How to Make an Earwig Trap for Your Vegetable Garden


DYI earwig oil trap that works!

Photo Credit
Robin Sweetser

Testing out DIY Earwig Trap Ideas: Which One is the Best?

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Why are you seeing a container of oil in my garden? Unfortunately, it has been a banner year for earwigs in the vegetable garden. I tested five earwig trap ideas to figure out which worked best! See my results and learn to make your own earwig trap!

You know, those crawly critters with the pinchers on their tail end. If their looks aren’t enough to creep you out, then the old wives’ tale about them crawling into your ear at night and burrowing into your brain should do it. Of course, none of that is true! Darn, those old wives! Earwigs are a common garden inhabitant, and it seems like everything in the garden that I disturb or move, even just a little bit, usually has a few hiding under it.

male earwig insect
This is a male earwig. They have the curved pinchers while the female’s are straighter.

Earwig Damage to the Garden

It took me a while to put 2 and 2 together and come up with earwigs as the problem when my rutabagas were under attack.


Every day, more and more leaves were eaten until they looked like tattered rags. Normally, I would blame a caterpillar, but since we grow most of the brassicas under a shade cloth tunnel to keep moths from laying eggs on them, I had to rule that out.

This shade cloth tunnel has successfully thwarted many a cabbage moth from laying eggs on our brassicas.

Plus, there weren’t any caterpillars to be found or their tell-tale droppings. Slugs were my second guess, but it has been a dry year, and I haven’t seen many slugs. Also, there was no trace of the slime trail they left behind. The damage is limited to just the rutabagas, and even though they are planted next to broccoli and cabbage plants, they have not been touched at all—a puzzle. Then, when harvesting bok choy from another part of the garden, I noticed that those plants had similar damage.

The leaves on the last of the bok choy were ravaged by the earwigs and they left behind lots of droppings on the stems. It must have been quite a party!

When I shook them upside down after cutting them, several earwigs fell out. Aha! We have seen them in the past, mostly on the dahlias and zinnia flowers, but I was under the impression that they were actually beneficial in the garden. They are known to eat aphids and insect larvae but feed mostly on decaying plant matter.

Then I learned that the nymphs do the most damage, eating holes in the leaves of young plants while the adults eat the flowers. The teenage nymphs look very like the adults, but their shells are softer and less dark.

The adults and the nymphs feed at night, dining under the cover of darkness and sleeping it off in a moist, shady spot during the day. I decided to try to eradicate them from the rutabagas by trapping them. After searching through several books and websites, I found 5 traps to try:

Testing Five Earwig Traps

Notice the holes around the rim of the container. Maybe I should have punched more of them?
  • Trap #1 had me punch holes near the rim of a small plastic container, add some oil, and add a bit of soy sauce. Then, I replaced the lid and buried the container with the holes level with the top of the soil. All it caught were ants—loads of tiny ants, drawn by the promise of Chinese food, I guess.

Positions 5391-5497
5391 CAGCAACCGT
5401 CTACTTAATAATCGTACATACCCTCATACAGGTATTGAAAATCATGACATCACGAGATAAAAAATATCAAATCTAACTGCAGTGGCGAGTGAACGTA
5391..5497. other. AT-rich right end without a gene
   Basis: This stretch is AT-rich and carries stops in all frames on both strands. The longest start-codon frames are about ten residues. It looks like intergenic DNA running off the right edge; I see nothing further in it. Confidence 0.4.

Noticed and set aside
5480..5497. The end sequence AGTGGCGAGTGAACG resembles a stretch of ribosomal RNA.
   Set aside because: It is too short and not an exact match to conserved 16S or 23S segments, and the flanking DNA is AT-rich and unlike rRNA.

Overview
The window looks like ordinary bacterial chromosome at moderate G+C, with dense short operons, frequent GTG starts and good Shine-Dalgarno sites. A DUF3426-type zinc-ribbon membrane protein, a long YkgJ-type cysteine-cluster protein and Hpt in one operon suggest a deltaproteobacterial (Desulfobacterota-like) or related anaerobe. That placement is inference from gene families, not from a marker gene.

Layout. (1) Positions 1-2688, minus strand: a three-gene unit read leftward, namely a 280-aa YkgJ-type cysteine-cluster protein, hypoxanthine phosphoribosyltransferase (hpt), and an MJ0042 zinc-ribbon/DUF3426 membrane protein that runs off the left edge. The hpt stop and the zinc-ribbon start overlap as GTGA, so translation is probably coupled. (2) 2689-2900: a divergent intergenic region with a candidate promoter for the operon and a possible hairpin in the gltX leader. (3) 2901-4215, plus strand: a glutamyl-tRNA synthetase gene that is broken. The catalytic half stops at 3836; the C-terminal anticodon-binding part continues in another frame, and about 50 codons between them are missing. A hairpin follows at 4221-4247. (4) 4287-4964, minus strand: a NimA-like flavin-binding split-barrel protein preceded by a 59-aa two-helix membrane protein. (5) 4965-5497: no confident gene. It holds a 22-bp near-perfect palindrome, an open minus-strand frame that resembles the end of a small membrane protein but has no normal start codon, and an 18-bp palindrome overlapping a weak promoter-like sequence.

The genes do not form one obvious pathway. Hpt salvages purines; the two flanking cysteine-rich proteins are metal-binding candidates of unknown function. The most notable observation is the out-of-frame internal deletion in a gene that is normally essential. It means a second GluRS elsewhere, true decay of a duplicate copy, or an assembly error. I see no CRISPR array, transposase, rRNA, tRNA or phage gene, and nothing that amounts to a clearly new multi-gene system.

This trap was simple enough to make and did bag one earwig.
  • Trap #2 was a toilet paper tube stuffed with straw placed among the plants under attack. It was a bit more successful, as it caught one earwig.  
One culprit caught. How many hundreds more to go?
  • Trap #3 was a can with some leftover beer in it. (Honestly, who has leftover beer?) I thought at least it would catch a slug or two, but it caught nothing, as slugs love beer. They probably didn’t like the cheap brand I bought.
No luck with this trap. Maybe they prefer the sports page.
  • Trap #4 was a crumpled, damp newspaper stuffed into a flowerpot. I hung the flowerpot upside-down next to the rutabagas and again caught nothing. Maybe they had already read the comics from that day’s paper. 
Any fishy-smelling oil will do - tuna, sardines, or my favorite - smoked oysters.
  • Trap # 5 was the “oil trap,” which was simply a small container baited with fishy-smelling oil. That was the most successful trap. It caught about a dozen earwigs in one night! 

You could also bait it with canola oil. Some folks add bacon grease or hamburger fat, as earwigs love greasy, oily stuff. But I didn’t have anything like that in the house. Plus, this could attract larger critters, including raccoons and skunks, so if your garden is not fenced to keep them out, you might not want to risk it.

Another idea to test is to cover the container with a lid, cut an entry hole in the lid, and then empty and refill every week or so. That way, you only catch earwigs (no other insect is interested in the oil trap).

I assume that the heavy amount of mulch we use in the garden contributes to the rise in the earwig population. Next spring, I might wait and use straw mulch later in the season after the nymphs have matured. The earwigs have stopped feeding, and my rutabagas seem to be recovering. Next year, I will try to be more observant and take action sooner if the plants are under attack again because I love my rutabagas!

See the Almanac’s article for more information on how to identify, prevent, and get rid of earwigs.

About The Author

Robin Sweetser

Robin has been a contributor to The Old Farmer’s Almanac and the All-Seasons Garden Guide for many years. Read More from Robin Sweetser

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